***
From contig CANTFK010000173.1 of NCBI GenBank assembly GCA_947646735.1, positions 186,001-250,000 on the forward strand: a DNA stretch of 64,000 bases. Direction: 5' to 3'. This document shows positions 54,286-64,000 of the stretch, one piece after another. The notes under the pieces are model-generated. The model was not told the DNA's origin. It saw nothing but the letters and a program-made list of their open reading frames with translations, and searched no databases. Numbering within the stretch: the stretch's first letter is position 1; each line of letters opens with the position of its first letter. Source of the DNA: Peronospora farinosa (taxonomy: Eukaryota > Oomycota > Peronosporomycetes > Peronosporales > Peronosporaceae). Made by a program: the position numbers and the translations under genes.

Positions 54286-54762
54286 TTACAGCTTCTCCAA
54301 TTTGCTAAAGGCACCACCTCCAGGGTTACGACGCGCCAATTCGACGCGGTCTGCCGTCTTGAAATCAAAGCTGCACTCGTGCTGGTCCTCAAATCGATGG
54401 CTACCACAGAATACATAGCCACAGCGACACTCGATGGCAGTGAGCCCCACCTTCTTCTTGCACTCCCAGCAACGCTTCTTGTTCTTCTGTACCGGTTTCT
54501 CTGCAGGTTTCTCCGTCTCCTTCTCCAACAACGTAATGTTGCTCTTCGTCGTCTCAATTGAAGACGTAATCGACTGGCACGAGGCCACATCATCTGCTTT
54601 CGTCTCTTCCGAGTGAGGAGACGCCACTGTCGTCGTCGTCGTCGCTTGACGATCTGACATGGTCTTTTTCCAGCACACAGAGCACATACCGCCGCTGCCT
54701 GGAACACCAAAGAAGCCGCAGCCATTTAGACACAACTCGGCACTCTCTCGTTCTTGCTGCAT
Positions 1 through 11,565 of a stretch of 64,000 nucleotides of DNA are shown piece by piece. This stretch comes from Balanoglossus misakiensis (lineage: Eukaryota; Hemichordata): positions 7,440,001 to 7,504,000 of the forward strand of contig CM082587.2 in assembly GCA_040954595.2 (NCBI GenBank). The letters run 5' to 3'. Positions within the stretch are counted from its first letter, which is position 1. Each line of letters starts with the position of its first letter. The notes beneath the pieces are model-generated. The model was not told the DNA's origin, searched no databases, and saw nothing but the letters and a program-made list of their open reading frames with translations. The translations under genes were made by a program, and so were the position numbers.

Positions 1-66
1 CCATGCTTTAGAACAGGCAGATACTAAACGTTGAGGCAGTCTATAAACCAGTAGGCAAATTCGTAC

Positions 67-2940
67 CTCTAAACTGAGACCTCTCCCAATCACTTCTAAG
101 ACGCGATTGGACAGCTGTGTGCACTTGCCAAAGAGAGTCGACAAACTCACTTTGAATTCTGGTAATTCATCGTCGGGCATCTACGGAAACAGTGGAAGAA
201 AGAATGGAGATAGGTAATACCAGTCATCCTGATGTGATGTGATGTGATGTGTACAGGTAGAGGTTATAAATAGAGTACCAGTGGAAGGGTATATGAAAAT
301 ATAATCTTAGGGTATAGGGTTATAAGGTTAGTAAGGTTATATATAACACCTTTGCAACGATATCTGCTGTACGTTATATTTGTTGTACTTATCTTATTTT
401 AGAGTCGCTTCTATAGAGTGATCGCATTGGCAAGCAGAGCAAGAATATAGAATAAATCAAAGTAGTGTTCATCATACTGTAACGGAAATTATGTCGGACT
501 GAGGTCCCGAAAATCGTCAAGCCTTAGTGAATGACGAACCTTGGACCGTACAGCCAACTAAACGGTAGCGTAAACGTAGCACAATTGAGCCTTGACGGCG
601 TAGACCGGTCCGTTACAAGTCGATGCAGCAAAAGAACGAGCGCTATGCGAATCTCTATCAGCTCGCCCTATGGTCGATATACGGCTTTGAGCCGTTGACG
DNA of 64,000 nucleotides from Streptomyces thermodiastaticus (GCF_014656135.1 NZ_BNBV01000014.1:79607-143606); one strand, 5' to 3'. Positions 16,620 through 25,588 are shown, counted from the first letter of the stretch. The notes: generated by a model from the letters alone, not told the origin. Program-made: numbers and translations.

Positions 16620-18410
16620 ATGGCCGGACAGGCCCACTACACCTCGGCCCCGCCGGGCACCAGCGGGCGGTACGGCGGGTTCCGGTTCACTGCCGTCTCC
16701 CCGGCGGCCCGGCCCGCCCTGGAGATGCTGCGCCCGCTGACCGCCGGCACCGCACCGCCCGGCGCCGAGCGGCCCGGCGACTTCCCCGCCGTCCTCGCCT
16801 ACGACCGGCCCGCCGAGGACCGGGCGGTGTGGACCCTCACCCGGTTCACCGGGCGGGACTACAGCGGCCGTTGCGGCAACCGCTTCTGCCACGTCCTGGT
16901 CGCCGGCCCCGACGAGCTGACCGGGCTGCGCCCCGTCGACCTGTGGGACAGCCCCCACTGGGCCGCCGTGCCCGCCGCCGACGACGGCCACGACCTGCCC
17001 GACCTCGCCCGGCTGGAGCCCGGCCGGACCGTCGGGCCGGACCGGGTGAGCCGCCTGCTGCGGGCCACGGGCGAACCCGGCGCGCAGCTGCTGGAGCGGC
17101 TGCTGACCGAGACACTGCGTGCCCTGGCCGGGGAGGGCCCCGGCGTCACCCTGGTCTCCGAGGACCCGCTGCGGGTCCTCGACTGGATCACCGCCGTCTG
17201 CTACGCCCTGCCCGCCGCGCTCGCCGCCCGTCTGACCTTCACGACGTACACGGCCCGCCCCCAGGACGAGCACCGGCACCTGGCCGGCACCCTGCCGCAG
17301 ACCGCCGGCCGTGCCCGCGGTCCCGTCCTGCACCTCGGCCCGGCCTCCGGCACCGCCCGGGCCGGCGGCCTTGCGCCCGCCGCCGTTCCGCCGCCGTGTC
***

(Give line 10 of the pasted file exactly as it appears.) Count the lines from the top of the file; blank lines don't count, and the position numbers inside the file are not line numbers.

Positions 1-66